This probably points to another expectation or two that I didn’t touch on before, for loved ones: Unconditional acceptance. By this I mean not asking me to change who I am (though I might change my behavior sometimes). This works both ways… if I have a dark secret in my past, I want the freedom to tell someone and know that they will not run screaming, but I also won’t trust someone’s claim that I’ve been Unconditionally Accepted until after they get a glimpse of the closet and see a skeleton or two. Hmm.

      1. amcnh

        Unconditional acceptance et al.

        I understand completely what your talking about here. I pretty much have the same expectations. Unconditional acceptance is one of them. However I do not expect that my partner will demand that I change or that I change for them, I do expect and will reciprocate that I shall be challenged by them. It is only in being challenged that we can grow. Unconditional acceptance as you have stated here is one of the corner stones of what I feel is a true partnership. How can you cultivate honesty and openness without this very vital key? I honestly don’t think that it is possible.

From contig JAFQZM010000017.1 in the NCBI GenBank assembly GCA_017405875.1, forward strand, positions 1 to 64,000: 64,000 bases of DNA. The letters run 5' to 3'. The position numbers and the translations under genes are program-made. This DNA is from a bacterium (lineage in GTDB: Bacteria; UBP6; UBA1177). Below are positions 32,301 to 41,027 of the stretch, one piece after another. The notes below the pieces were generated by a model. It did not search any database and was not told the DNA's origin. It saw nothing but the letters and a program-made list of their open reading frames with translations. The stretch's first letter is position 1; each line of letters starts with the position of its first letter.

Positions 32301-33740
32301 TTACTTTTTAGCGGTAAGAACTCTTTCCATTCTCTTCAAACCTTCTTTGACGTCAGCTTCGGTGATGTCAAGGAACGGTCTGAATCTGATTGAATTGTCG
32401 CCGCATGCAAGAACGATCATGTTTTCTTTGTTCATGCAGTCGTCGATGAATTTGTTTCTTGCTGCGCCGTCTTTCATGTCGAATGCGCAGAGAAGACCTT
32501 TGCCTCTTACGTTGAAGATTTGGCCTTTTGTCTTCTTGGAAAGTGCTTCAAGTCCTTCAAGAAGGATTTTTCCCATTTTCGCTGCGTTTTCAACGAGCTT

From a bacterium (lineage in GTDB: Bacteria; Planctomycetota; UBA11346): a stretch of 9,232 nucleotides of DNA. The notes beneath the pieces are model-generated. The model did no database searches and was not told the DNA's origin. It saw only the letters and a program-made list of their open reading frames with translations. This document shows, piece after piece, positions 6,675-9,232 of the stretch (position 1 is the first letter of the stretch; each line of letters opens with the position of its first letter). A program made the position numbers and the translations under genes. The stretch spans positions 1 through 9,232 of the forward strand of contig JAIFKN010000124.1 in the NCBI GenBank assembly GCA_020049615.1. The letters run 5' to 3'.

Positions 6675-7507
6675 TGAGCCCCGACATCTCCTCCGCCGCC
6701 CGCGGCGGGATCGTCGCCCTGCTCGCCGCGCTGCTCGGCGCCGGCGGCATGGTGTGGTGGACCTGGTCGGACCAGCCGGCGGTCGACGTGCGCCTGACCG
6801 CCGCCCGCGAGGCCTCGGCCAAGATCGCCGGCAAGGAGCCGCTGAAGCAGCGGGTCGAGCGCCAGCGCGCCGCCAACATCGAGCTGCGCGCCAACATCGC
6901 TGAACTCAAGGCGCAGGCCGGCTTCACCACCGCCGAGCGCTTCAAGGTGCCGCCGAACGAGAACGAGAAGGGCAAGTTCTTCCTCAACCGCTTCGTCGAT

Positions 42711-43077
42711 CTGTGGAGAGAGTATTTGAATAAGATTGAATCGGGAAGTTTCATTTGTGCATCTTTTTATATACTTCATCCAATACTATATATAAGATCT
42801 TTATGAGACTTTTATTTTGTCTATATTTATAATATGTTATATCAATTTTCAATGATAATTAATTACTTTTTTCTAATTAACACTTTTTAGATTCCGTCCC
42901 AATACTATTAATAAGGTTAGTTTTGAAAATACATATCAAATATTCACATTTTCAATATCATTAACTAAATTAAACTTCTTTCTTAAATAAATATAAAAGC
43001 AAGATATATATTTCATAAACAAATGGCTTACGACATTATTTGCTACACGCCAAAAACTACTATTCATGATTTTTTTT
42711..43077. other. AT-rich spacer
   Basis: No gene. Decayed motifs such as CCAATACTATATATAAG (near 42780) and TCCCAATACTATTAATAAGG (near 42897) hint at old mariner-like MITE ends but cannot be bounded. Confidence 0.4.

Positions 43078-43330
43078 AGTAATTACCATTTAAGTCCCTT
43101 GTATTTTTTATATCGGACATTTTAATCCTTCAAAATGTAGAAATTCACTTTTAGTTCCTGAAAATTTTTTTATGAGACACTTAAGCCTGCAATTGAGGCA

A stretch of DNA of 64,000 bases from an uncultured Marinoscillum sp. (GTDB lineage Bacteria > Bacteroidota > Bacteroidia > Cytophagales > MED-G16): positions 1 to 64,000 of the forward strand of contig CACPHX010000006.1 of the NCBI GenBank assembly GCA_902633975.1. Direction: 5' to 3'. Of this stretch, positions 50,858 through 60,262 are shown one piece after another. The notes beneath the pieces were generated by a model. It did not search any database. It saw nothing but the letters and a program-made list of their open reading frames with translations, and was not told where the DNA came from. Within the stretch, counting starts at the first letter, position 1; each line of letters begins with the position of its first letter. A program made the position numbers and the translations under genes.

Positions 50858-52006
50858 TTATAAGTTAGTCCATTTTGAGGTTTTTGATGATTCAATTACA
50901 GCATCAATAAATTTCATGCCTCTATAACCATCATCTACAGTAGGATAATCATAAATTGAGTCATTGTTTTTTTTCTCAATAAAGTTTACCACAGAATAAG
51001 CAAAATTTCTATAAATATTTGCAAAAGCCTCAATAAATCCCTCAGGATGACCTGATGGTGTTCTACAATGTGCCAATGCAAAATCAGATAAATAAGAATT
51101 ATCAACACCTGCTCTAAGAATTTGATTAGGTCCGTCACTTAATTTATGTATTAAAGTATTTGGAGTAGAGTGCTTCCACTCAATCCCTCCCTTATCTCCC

Unconditional acceptance really teeters on an important concept perhaps, unconditional love. Love in its purest and simplistic form, in my opinion, does not have conditions or expectations. Love will reciprocate, because unconditional love cannot be selfish it cannot be taken only given. Unconditional love is giving for the sake of giving and expecting that that love may not be returned. That’s a really hefty concept right there; love for the sake of loving with no expectations in return.

        But I have to go on step further, that if two people love each other without conditions then there is no need for expectations, because all of this comes naturally. Unconditional acceptance, unconditional love are these two foreign concepts to the majority of individuals? If so what would our world be like if we fostered more of these more positive unconditional traits? Typically when you see the word unconditional it has so many negative connotations.

        The type of love that I am referring to here can really only exist between two people. It would be idyllic if you could express your love for your friends in such a manner, however some will be intimidated by it or others grateful. Perhaps my rose colored glasses are a bit too rose colored. But what a wonderful world it could be, no?